After my last experimentation, I decided there were a few things I wished to change and incorporate in my next performance.
In the previous piece, there was a lack of ‘beginning’ and therefore felt that I could use the Yoni gesture I had developed in my next performance – to indicate the start and end of the ritual. The use of this ‘symbolic’ gesture would mark a sense of respect for what I was about to do and had done and also demonstrate a reverence for the feminine and to show that I was blessing myself in the ritual and therefore wishing to embody the tree’s life-force. Again, there is a sense of narcissism and elevating oneself, in taking something that does not belong to me – similar to the story of Eve in the Garden of Eden. However, I am suggesting that I am taking back the immortality that was lost by taking from the tree – in a sense, it is a ‘profane (as opposed to divine) retribution’ of Eve.
I mentioned previously that I would be fully clothed in my performances because I felt it was unnecessary and perhaps too obvious to be naked. Again, in line with the story of the Garden of Eden, Adam and Eve saw their nakedness after eating from the tree, became ashamed and covered themselves. Therefore, I do not feel it necessary to my concept to be naked, as I not only have freedom of choice but do not wish to present my body as an object to be judged.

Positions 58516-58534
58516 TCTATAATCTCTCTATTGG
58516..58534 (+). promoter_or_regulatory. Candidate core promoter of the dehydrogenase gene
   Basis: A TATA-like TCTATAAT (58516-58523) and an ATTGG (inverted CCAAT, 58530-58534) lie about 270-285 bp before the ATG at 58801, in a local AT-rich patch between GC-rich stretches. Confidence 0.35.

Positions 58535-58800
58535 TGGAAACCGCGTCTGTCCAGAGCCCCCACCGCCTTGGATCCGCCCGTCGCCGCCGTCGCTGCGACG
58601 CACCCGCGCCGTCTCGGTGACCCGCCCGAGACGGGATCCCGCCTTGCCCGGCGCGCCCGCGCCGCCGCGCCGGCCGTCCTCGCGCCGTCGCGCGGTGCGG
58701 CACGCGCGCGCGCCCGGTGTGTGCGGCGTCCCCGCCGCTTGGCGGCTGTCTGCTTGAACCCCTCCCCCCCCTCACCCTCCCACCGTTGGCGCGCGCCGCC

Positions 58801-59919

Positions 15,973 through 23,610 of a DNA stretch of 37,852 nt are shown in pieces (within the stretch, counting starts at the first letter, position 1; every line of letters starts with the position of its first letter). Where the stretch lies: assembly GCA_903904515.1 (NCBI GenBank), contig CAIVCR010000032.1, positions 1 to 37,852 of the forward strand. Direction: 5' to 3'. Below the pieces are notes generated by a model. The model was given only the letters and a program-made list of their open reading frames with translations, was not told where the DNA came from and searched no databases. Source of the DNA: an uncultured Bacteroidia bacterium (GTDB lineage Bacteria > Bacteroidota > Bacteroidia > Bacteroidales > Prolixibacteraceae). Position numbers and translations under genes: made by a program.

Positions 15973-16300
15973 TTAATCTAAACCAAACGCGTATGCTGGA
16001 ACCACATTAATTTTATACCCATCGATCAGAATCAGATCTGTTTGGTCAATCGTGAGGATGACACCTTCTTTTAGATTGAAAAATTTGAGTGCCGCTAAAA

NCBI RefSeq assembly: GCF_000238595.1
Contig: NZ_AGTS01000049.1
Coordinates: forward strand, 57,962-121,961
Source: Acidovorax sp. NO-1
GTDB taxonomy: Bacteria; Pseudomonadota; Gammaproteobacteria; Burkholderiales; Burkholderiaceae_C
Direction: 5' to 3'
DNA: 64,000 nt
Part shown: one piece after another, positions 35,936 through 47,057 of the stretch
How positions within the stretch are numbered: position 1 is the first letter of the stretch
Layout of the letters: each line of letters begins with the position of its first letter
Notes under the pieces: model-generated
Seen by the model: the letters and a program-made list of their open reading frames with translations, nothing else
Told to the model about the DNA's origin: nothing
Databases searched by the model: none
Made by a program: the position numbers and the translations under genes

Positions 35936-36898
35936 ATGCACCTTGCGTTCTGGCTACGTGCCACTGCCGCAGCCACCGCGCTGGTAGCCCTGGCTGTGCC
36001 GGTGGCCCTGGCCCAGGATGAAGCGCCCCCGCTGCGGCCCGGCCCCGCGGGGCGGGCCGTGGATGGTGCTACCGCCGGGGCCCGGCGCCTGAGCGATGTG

However, I did decide to be barefoot in my performance, not only because I felt my footwear was distracting but because I wanted to have a physical connection to nature as this is an important factor in the performance.
I wore black in my performance, simply because it is the colour of ‘mourning’ in the Western world and I was suggesting the loss of the tree’s immortality.
The result was as follows:
After taking photographs and watching the footage back, I did feel a sense of guilt at damaging the tree for my own selfish desires. Furthermore, this was emphasized more, when looking at the photographs of the damaged bark, that looked like barbaric wounds – similar to flesh wounds. From this I could sense the life of the tree and a sense of pain.
This further highlighted the religious and spiritual feeling that the performance had evoked within me. After experiencing the guilt of taking something that was not mine to take, I decided that I would not carry out the performance again.
These feelings emphasized to me how damaging the empty quest for youth can be on one’s inner self and well being. The aging process is inevitable and is impossible to reverse no matter how many products or how much surgery one has – these things are unimportant and only superficial.